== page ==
sent-logo.gif Webb Mealy contacted me a little while back to ask if I’d be interested in taking a look at a project he has underway — a new translation (SENT) of the entire New Testament. As the title indicates, the translation is undertaken to present the New Testament “in a spoken, not a written or literary style.”

The aim makes sense, and takes it to a new level. Past translations have given a nod to out-loud readability (NLT, The Voice) or to presentation in everyday English, but SENT seems to take this to a new level. The first thing I noticed was the use of contractions in dialogue. This is the way people normally speak, but few translations make liberal use of words like “I’m” or “you’re” or “she’s,” instead spelling out both words. Since our common mode of speech runs these words together, it makes sense to present them this way. Another notable feature that one doesn’t typically see is pronunciation keys set in footnotes where they are needed.

The translation uses an intuitive method to indicate words for which there is no corresponding Greek word in the original text. These are typically provided for English style, readability, or explanatory purposes. Almost all translations do this to one extent or another, and SENT does it fairly liberally at points. Consider Romans 12:6-8 (as highlighted in the preface) where greyed words are used to indicate those not in the original text:

And we all have gifts, according to God’s grace, which is given out in a different way to each person. If it’s prophecy, the grace comes out in proportion to their faith. If it’s service, it comes out in their service. If someone is a teacher, it comes out in their teaching. If someone is gifted with encouraging people, it comes out in their encouragement. The giver gives wholeheartedly, the leader leads enthusiastically, the person who serves the needy does it joyfully.

Compare this to your favorite translation, reading both aloud. The additions here are more than in most passages, but still serve to clarify and provide a natural flow in spoken English without changing the meaning.

I’ve not yet spent enough time with the translation to comment on the overall quality of it, so this post is simply to provide a few introductory observations. As I do whenever I pick up a new translation, I turned to a few of my favorite passages, ones I know well. Everyone has different favorites for this purpose, but the exchange between Jesus and Nicodemus should be fairly familiar. Here’s an excerpt:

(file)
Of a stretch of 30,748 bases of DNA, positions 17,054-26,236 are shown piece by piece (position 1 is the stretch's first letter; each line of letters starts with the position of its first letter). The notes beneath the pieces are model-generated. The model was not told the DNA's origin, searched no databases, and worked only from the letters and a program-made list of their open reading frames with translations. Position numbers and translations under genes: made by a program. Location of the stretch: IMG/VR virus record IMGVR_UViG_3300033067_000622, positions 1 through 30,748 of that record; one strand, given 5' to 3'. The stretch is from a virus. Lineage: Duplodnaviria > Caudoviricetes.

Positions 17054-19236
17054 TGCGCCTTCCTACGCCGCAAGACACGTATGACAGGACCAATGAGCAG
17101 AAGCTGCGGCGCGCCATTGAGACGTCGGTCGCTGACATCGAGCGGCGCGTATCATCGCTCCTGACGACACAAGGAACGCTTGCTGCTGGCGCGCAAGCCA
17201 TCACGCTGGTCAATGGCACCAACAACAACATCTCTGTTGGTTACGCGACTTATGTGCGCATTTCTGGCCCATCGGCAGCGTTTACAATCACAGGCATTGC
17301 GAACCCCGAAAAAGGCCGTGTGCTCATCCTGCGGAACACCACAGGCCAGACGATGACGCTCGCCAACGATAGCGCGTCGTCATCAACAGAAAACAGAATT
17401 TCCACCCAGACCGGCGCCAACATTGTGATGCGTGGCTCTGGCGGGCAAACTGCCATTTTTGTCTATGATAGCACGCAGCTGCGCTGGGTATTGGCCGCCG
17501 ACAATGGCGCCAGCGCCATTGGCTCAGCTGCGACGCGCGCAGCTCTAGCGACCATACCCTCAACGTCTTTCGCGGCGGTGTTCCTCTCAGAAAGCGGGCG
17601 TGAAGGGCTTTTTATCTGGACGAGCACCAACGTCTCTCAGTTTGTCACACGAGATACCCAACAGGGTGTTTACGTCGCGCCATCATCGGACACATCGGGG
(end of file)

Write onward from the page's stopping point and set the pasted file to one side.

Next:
There was a man from the Pharisees, whose name was Nicodemus. He was a Jewish leader. He came to Jesus at night and said to him, “Rabbi, we know that you’ve come from God as a teacher. After all, nobody can do the miracles that you do unless God is with them.” Jesus said back to him, “I’m telling you very seriously: unless a person is born over again, they’re not going to see God’s Reign.” Nicodemus said to him, “How can a person be born when they’re old? Surely they can’t go back into their mother’s womb for a second time and be born!” Jesus replied, “I’m telling you very seriously: unless somebody is born from water and the Spirit, they can’t enter God’s Reign. What’s born from the flesh is flesh, and what’s born from the Spirit is spirit. Don’t be shocked that I told you, ‘You have to be born over again.’ The wind of the Spirit blows wherever it wants, and you hear the sound of it, but you don’t know where it’s coming from and where it’s going. Everybody who’s been born from the Spirit is just like that.”

Here the dialogue has much fewer textual additions to make it flow, yet the translation is very readable and sounds like a fairly natural conversation.

The Sent Press website offers more information on the translation, as well as links to samples for online reading (pdf), a discussion forum about the translation, and instructions on how to purchase a copy of the preliminary edition — the final version will appear later after revisions and editing has been completed. (The copy I received was a complimentary review copy, which Webb was kind enough to inscribe for me.) Based on my initial look at the translation and review of the website, I’m looking forward to spending more time with it and perhaps offer some further thoughts down the road.

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